Understanding through Discussion


Welcome! You are not logged in. [ Login ]
EvC Forum active members: 156 (8143 total)
Current session began: 
Page Loaded: 10-25-2014 7:51 AM
57 online now:
cheryllocascio, Kapyong, mike the wiz, PaulK, Percy (Admin), Taz (6 members, 51 visitors)
Chatting now:  Chat room empty
Newest Member: MikeManea
Upcoming Birthdays: Coragyps, DrJones*
Post Volume:
Total: 738,574 Year: 24,415/28,606 Month: 1,716/1,786 Week: 578/423 Day: 5/113 Hour: 4/0


Thread  Details

Email This Thread
Newer Topic | Older Topic
  
1
2Next
Author Topic:   Loneliness and Belief
Archer Opteryx
Member (Idle past 65 days)
Posts: 1811
From: East Asia
Joined: 08-16-2006


(1)
Message 1 of 22 (450086)
01-20-2008 3:00 PM


And it was not good for the creature to be alone...

A recent study conducted at the University of Chicago found that people are more likely to believe in supernatural beings when they are lonely.

The same state of loneliness that increases belief in supernatural beings also leads to an increase in the tendency to ascribe human attributes to animals and objects. When human beings lack companionship, the study suggests, we invent it.

As reported in ScienceDaily (20 January):


The researchers designed three experiments to test their expectations that lonely people are more likely to make up for their lack of social connection by creating humanlike connections with gadgets or pets, or to increase their belief in the supernatural.

In one experiment, the team found a correlation between how lonely people felt and their tendency to describe a gadget in terms of humanlike mental states.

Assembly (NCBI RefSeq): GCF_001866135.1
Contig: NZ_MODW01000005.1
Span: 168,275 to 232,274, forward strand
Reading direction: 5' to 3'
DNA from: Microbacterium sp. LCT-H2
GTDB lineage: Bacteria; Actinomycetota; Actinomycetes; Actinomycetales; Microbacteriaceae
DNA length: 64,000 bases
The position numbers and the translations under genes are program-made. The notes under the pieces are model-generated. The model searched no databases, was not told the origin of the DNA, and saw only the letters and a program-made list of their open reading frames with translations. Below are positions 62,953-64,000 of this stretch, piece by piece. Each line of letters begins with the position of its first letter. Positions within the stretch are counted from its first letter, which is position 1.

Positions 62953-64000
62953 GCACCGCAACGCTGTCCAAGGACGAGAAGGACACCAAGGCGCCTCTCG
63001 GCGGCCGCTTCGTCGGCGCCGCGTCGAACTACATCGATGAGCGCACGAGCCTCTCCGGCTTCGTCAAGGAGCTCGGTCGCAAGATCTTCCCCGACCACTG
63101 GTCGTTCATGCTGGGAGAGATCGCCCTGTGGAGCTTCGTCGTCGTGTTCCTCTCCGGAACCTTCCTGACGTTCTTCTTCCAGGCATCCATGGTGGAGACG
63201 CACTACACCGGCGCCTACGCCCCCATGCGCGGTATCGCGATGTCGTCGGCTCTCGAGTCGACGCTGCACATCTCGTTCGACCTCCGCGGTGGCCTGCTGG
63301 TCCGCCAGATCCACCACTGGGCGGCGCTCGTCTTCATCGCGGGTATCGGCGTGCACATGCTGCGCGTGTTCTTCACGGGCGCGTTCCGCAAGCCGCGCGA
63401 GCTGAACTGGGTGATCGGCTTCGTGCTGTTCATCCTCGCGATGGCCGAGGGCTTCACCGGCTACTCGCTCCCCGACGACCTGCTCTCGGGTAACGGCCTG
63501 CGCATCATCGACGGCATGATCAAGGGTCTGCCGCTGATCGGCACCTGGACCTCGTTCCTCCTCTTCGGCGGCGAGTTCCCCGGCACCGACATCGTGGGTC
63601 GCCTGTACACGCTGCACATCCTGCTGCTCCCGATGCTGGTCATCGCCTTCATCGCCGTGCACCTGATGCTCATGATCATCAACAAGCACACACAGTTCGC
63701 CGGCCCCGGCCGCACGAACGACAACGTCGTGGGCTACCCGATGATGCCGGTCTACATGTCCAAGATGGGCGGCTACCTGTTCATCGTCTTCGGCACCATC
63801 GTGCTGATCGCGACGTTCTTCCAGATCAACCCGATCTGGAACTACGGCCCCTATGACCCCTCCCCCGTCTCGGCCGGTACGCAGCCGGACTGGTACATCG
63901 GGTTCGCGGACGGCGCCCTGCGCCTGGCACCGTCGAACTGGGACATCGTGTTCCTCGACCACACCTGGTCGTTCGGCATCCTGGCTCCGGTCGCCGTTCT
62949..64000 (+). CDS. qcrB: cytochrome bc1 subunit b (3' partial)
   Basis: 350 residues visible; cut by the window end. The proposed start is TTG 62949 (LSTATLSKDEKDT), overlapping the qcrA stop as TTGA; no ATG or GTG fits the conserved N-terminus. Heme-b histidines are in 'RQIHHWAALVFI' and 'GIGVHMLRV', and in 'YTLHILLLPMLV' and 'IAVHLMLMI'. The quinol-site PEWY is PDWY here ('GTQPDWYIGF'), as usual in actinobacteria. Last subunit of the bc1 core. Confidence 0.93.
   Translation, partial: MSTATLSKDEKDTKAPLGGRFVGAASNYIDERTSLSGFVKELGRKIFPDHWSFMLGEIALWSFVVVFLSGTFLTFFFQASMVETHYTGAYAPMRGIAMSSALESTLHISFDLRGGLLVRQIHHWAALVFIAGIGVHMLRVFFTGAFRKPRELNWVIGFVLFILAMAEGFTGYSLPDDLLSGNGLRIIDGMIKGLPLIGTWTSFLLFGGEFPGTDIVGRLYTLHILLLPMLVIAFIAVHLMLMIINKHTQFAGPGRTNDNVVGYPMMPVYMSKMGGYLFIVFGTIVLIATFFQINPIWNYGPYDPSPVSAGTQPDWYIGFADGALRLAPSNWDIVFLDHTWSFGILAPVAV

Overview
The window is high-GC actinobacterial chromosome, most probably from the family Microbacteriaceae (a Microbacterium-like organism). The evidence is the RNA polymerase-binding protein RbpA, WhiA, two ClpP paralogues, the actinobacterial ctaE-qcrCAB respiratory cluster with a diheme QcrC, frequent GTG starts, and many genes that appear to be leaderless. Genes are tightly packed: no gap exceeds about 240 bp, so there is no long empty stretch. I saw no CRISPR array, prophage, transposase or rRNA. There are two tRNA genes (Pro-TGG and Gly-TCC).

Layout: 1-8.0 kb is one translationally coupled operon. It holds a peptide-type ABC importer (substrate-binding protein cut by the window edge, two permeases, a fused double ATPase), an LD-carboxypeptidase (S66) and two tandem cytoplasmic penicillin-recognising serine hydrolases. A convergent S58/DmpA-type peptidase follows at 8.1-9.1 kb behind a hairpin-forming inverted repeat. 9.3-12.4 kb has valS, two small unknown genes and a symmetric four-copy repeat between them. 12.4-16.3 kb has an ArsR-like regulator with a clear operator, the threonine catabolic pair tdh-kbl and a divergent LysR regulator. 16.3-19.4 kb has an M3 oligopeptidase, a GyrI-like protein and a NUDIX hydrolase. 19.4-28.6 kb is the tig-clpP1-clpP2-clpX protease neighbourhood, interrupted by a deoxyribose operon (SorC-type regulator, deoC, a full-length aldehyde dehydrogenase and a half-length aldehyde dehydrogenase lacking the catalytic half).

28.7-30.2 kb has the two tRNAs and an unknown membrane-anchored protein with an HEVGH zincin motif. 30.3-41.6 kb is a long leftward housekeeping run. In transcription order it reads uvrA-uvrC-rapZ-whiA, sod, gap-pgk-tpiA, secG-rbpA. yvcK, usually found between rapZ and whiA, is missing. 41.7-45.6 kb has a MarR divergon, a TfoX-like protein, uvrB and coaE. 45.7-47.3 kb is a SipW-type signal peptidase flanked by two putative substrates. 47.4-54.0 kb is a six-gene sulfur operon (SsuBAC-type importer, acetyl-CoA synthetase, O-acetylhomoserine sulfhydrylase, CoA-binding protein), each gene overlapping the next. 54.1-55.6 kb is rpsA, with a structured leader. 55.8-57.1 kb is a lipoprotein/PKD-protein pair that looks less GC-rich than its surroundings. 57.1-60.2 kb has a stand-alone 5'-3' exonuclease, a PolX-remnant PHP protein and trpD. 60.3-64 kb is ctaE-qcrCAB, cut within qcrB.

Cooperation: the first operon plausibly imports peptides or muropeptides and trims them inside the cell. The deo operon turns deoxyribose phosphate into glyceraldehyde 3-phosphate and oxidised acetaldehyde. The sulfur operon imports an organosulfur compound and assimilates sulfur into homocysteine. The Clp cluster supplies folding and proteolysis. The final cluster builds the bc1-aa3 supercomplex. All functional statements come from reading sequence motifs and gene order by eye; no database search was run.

In another experiment, the team made people feel lonely in the laboratory by asking them to write about a time when they felt lonely or isolated. Under those circumstances, they were more likely to believe in the supernatural, whether it be God, angels or miracles, than when they were not feeling lonely.

. . . .

The research further revealed that not just any negative emotional state produces this effect. "It's something special about loneliness," [Nicholas] Epley [of the University of Chicago] said. Fear, for example, doesn't increase reported belief in God, or how people describe their pets.

Loneliness is both painful to experience and potentially deadly. "It's actually a greater risk for morbidity or mortality than cigarette smoking is. Being lonely is a bad thing for you," he said.

The full ScienceDaily story appears here:
http://www.sciencedaily.com/releases/2008/01/080118125835.htm


Archer

All species are transitional.


Replies to this message:
 Message 3 by faust, posted 01-21-2008 8:38 AM Archer Opteryx has not yet responded
 Message 4 by Larni, posted 01-21-2008 10:33 AM Archer Opteryx has responded
 Message 5 by Hyroglyphx, posted 01-21-2008 11:24 AM Archer Opteryx has responded
 Message 6 by iano, posted 01-21-2008 11:38 AM Archer Opteryx has not yet responded
 Message 8 by sidelined, posted 01-21-2008 12:04 PM Archer Opteryx has not yet responded
 Message 17 by zombie ringo, posted 01-21-2008 2:55 PM Archer Opteryx has not yet responded
 Message 19 by Granny Magda, posted 01-21-2008 8:21 PM Archer Opteryx has not yet responded